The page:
The Plight of African Americans under Economic Inequality

In Kai Wright’s article, “Preying on Black Ambition,” he quotes President Obama as saying: The key to “winning the future,” is to get educated. Yet further in the article, he quotes the Economic Policy Institute’s finding that, in 2008,  “45 percent of African-Americans born into the middle class were living at or near poverty as adults, and that for “too many, school has greased the downward slide.”

While the country’s middle class is collapsing for everyone, that trend is most profound among African-Americans.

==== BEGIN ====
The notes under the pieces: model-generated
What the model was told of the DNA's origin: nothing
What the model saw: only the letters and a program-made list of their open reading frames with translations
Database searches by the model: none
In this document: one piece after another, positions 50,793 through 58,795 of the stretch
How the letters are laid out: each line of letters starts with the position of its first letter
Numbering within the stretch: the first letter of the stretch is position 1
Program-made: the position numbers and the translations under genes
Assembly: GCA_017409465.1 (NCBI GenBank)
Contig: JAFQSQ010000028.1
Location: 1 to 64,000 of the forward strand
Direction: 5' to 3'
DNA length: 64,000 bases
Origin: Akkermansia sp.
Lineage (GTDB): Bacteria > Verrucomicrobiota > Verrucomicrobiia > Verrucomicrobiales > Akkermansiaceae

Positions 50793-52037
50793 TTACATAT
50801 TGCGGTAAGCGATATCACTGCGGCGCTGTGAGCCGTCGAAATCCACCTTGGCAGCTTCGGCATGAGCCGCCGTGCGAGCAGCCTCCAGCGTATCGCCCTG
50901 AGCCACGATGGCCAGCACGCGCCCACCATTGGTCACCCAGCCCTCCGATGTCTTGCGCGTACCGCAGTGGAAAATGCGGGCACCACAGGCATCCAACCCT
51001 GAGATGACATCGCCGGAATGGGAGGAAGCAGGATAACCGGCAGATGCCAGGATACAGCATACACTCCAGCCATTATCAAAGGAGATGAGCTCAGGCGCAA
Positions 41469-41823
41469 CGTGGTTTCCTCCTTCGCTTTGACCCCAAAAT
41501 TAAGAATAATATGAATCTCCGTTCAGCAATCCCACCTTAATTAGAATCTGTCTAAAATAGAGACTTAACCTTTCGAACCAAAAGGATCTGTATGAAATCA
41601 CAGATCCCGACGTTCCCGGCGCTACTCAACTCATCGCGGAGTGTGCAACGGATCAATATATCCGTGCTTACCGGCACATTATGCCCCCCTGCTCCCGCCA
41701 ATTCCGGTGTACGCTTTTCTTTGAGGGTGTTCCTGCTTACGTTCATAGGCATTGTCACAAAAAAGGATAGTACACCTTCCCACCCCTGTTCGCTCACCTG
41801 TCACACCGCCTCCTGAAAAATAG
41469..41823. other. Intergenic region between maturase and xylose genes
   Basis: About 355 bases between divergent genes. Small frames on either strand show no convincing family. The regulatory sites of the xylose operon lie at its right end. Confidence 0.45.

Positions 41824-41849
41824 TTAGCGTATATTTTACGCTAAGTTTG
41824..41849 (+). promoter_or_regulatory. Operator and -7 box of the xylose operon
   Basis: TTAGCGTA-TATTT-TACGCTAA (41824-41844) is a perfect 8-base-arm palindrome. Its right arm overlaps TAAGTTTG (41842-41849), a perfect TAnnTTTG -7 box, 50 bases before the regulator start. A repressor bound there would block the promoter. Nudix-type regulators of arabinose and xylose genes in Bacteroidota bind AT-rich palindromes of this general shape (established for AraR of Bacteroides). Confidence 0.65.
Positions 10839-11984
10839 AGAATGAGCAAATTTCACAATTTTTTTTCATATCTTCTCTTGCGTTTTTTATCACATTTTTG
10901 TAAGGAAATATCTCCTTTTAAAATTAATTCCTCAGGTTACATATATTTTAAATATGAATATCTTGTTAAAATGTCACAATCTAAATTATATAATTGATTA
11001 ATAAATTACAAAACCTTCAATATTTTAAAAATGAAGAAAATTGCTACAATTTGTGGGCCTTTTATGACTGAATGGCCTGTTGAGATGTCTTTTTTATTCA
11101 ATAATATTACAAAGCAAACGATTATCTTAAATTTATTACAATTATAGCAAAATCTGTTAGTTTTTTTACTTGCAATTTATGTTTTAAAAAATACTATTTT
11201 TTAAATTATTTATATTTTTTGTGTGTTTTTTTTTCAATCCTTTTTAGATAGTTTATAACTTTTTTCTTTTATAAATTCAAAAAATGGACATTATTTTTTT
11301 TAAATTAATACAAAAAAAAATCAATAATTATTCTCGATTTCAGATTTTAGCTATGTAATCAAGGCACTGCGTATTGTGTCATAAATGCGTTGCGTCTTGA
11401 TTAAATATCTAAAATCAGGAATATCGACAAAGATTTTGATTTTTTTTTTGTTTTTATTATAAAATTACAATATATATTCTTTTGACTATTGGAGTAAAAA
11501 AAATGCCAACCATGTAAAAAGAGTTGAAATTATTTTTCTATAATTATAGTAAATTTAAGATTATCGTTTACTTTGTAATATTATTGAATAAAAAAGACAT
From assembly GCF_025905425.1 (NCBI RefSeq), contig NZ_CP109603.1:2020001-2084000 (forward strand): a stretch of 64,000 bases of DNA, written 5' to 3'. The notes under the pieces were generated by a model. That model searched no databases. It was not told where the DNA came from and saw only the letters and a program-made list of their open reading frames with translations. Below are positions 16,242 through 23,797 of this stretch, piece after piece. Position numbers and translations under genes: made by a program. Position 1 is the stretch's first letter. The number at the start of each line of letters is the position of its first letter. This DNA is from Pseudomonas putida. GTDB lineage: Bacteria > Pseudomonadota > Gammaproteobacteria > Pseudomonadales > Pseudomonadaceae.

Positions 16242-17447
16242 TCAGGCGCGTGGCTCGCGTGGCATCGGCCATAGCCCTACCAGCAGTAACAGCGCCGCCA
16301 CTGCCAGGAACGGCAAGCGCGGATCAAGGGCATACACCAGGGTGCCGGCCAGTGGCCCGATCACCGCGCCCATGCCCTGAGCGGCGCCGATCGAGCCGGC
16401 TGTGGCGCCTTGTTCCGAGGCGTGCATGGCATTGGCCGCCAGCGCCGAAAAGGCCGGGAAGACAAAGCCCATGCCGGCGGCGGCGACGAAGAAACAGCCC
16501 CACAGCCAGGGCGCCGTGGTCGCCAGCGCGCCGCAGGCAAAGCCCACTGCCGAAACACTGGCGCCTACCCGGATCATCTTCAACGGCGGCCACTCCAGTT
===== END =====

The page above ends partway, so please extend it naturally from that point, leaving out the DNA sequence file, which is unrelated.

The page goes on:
Black college enrollment shot up by nearly 35 percent between 2003 and 2009, nearly twice the rate at which white enrollment increased, as African Americans were getting all manner of schooling as they sought either an advantage in or refuge from the collapsed job market. As with the mortgage market of the pre-crash era, those who are just entering in the higher education game have found themselves ripe for the con man’s picking. They’ve landed, disproportionately, at for-profit schools, rather than at far less expensive public community colleges, or at public universities. And that means they’ve found themselves loaded with unimaginable debt, with little to show for it, while a small group of financial players have made a great deal of easy money.